Burg, W. (1997). The Slippery-Slope Argument. Journal of Clinical Ethics, 256-268.

Wibren van der Burg majored in moral philosophy and law. He works as a professor of Legal Philosophy and Jurisprudence at Erasmus University, Rotterdam. In the period between September 2006 and June 2007, he worked as a guest scholar at the Center for Human Values in Princeton, NJ. Later he occupied a position of professor of Law at the University of Tilburg. The pros and cons of legalizing the Physician-Assisted Suicide are overviewed and discussed in the article. Such kind of death will be approved by the Supreme Court rulings, in case it is voluntary. Special policies, stating that only grownups without special disabilities would be eligible for the death, assisted by a physician, are to be created. The article supports the student’s thesis, proving that it is a voluntary choice of people to take such decision. Society is proved to have no right to extend the pain of certain individuals.

Pearlman, R.A., & Hsu, C. (2005). Motivations for Physician-Assisted Suicide. J Gen Intern Med, 20 (3), 234-239.

Pearlmanis s Research Assistant with Group Health Research Institute at the Center for Community Health and Evaluation. He undertook the research based on the evaluation approach, as well as Participatory Research and Evaluation. He took part in Midwifery Care, End-of-Life Care, Medical Anthropology, and Community-based Public Health programs. Pearlman is currently holding the position of President and CEO of the Diabetes Research Institute Foundation (DRIF). He entered the company in 1993 as the Executive Vice President. American Friends of the Hebrew University was the previous place of his job where he worked as Executive Vice President and CPO. The article explains everything in chronological order: all the cases that were considered in court and what kind of motivation was behind them. The student’s thesis statement is proved by demonstration of reason, to pass such decisions, which have to be made by the patients. The economic component is in cost inefficiency of keeping the patient alive and leaving him with the pain at the same time.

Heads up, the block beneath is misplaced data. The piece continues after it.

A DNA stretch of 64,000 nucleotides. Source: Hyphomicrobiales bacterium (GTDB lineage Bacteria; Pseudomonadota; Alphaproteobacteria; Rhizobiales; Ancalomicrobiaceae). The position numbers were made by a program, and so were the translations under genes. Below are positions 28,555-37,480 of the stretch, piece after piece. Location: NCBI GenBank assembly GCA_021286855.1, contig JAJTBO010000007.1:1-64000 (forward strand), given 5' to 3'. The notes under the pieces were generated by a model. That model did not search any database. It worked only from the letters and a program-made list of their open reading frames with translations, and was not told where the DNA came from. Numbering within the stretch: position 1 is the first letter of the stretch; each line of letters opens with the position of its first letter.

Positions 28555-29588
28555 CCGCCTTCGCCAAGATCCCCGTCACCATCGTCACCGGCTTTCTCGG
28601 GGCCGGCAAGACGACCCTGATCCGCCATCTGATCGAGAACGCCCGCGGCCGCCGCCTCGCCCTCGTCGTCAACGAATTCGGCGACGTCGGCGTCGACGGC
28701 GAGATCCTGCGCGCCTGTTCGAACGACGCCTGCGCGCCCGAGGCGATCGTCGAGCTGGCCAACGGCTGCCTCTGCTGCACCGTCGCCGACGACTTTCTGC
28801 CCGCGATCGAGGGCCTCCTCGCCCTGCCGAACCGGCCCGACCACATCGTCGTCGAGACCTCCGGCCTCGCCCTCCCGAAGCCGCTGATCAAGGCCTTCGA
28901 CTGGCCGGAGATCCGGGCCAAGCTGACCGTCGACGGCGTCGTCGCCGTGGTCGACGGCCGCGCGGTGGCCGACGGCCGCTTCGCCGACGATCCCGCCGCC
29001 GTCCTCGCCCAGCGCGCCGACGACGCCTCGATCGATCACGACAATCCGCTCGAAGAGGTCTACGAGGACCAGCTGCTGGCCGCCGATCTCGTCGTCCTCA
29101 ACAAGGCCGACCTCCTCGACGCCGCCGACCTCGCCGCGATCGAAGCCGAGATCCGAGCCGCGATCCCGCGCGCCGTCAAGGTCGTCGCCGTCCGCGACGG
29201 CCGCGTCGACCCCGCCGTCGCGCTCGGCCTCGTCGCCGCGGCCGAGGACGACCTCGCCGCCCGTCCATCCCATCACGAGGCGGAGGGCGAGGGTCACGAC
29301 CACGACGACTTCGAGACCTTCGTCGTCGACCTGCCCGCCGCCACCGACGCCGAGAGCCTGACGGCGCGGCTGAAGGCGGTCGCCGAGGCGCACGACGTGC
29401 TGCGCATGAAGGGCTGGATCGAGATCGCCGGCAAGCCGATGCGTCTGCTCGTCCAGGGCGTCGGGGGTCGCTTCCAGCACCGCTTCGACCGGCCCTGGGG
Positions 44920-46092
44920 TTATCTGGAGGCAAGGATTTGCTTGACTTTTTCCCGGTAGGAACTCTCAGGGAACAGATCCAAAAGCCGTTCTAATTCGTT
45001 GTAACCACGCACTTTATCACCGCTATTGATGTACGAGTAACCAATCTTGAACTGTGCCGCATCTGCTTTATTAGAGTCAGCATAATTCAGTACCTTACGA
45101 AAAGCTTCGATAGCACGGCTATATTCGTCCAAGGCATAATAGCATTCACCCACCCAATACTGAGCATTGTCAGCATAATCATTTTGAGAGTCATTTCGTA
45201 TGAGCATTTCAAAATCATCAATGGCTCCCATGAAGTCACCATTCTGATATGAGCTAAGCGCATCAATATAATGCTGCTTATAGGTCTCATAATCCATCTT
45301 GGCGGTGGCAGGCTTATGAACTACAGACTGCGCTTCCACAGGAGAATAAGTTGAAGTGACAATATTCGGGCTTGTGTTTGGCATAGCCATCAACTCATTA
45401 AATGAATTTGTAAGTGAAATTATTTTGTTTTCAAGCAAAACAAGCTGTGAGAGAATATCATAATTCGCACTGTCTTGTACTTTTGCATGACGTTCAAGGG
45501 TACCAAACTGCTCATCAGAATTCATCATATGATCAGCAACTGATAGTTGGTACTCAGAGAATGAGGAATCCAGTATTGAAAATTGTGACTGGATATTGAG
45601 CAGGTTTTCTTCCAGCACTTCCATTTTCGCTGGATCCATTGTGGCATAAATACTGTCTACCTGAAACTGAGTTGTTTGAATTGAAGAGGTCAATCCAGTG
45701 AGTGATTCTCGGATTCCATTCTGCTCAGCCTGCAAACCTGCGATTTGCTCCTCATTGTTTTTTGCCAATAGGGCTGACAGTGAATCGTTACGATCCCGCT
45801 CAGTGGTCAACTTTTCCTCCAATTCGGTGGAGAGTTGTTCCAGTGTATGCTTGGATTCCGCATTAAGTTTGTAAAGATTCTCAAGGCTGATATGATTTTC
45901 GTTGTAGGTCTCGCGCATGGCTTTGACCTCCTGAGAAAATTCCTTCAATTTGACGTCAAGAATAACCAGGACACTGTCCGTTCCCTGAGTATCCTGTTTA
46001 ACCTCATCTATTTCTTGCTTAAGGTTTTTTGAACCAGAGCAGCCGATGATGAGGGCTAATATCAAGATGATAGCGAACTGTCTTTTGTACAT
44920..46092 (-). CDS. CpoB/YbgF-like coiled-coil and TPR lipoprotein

Seale, C. (2009). Legalisation of Euthanasia or Physician-Assisted Suicide: Survey of Doctors’Attitudes. Palliat Med, 25 (3), 205-212.

Clive Seale is a prominent English sociologist. He holds a position of a Professor of Medical Sociology in theInstitute of HealthSciences Educationat Queen Mary University of London, England.He went to Bryanston School in Dorset, England. Later he obtained the BEd, MSc, and PhD degrees at the university level. He used to work as a professor at Goldsmiths College, London. His research field spreads out on the social research methods, the communication in health care settings, mass media and health, and end-of-life care.He works for the journal Sociology of Health and Illness, where he holds a position of Managing Editor. There is a big difference between the way doctors and society looks at the issue of the euthanasia legalization. The survey that proves this fact was held in the United Kingdom. This article on physician-assisted suicide provides the student’s paper with a different view on the argument.